Shocked and Pleasantly Surprised

Chad Stanton, a good friend, excellent carpenter and furniture builder, host of the net program Woodchoppin’ Time and Dancing Master nonpareil recently told me about some wood bodied planes made in China.  The name alone sparked my curiousity – Mujingfang.  Chad said that they performed well, were well made and (of incredible importance) were inexpensive.  I was intrigued.  I found that there are a number of planes available from the maker.  But I selected two sizes of polishing planes, the smallest and largest.  I figured that if they could make a polishing plane that worked well in figured wood, they might be okay.


As you see by the scale in the picture, the smaller of the two planes is quite small.  But don’t be fooled by it’s size.  The plane is well-made.  It is designed to be pushed or pulled, ergo the “cross-beam”  The single bit is bedded at 60 degrees.  After very little preliminary honing and stropping, I set the little plane atop a piece of gnarly curly maple and was pleasantly surprised that it did, indeed, perform very well.  Planing diagonally, I achieved a surface that was more than acceptable and could be brought to a “Class A” finish with the slightest amount of scraping or sanding.  (In a pinch, the iron could be reversed and the plane could be used as a 90 degree scraper.)

The secret is the plane’s very tight mouth.  An added feature is a dovetailed wear insert at the mouth’s leading edge.


The body of the plane is made from a member of the rosewood family.  It appears to be coated in shellac (or some synthetic equivalent). The finish needs to be rubbed out.  But, that is a minor issue.  All in all, I’m very happy with this tool.  In the right situation, it should prove to be very useful.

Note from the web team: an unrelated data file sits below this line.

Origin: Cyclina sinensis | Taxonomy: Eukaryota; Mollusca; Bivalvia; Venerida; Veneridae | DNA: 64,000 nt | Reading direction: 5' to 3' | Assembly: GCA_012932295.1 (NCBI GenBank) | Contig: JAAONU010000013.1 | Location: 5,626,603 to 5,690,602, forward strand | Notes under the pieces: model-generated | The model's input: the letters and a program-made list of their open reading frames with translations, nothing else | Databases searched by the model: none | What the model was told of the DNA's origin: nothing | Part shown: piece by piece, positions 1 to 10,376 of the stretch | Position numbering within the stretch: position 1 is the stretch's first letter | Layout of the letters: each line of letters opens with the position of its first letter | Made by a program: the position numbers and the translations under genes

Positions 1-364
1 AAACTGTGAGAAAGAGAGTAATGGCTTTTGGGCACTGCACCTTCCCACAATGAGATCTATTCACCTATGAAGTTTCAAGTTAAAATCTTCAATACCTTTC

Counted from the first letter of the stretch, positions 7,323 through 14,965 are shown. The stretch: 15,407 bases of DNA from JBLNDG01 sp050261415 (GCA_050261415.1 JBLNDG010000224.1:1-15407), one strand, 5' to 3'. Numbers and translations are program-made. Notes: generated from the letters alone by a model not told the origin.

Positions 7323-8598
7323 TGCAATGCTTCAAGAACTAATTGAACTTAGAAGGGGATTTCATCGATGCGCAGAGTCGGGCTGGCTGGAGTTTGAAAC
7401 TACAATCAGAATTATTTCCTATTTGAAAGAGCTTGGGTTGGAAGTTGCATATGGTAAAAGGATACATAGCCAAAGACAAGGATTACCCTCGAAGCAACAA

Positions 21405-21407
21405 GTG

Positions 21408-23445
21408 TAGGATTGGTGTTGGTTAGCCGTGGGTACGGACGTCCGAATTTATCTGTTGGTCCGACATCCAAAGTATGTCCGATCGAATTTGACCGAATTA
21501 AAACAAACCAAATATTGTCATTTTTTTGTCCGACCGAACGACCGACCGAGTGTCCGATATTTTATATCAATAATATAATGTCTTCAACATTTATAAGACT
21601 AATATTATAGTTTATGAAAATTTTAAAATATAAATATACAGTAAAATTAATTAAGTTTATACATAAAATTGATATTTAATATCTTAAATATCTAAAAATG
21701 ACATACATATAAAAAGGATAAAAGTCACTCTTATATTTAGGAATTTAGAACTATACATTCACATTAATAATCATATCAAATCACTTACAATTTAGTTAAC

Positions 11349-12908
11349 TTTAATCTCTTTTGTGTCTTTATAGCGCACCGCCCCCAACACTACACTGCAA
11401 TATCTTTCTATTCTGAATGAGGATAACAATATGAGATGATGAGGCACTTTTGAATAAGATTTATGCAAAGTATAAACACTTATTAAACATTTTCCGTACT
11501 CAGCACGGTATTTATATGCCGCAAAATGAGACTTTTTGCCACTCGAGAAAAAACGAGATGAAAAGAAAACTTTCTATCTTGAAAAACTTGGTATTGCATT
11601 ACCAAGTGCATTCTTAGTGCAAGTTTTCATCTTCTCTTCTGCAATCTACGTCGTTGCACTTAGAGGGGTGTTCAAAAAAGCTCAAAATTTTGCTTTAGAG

The larger (2 inch wide) polishing plane shares all of the same features found in its smaller sibling.  However, it does appear that the bed will need to be undercut a bit to eliminate some slight chattering.  This, of course , is not unusual when working with new (or old) wooden planes.


Ultimately, these planes appear to be great value and should be useful to anyone working in figured wood.  Who knows?  A few more of these Mujingfang planes might find their way into the shop.

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10 Comments on “Shocked and Pleasantly Surprised”

  1. handmadeinwood Says:


    I bought a set of these Mujingfang planes about 5 or 6 years ago and have been recommending them ever since.

    It looks as if you have a set of their ‘Hong Kong’ style planes there, (as opposed to their ‘Taiwan’ or ‘Japanese’ style) which are unique in that the irons are bedded at 60 degrees (half pitch). Because of this these little beauties are perfect for undulating grain.

    The smallest of the lot, can be set at an extremely fine cut and produces an exceptionally fine finish regardless of the grain. It’s my plane-of-choice for finishing a stormy surface without any tear-out.
    You’re right in that they need a little fettling. The irons come from the factory with machine marks, but it is good steel, holds an edge well and soon comes to life with a little work on the stones. The soles need a little flatting, but they are wooden planes and that’s part of life.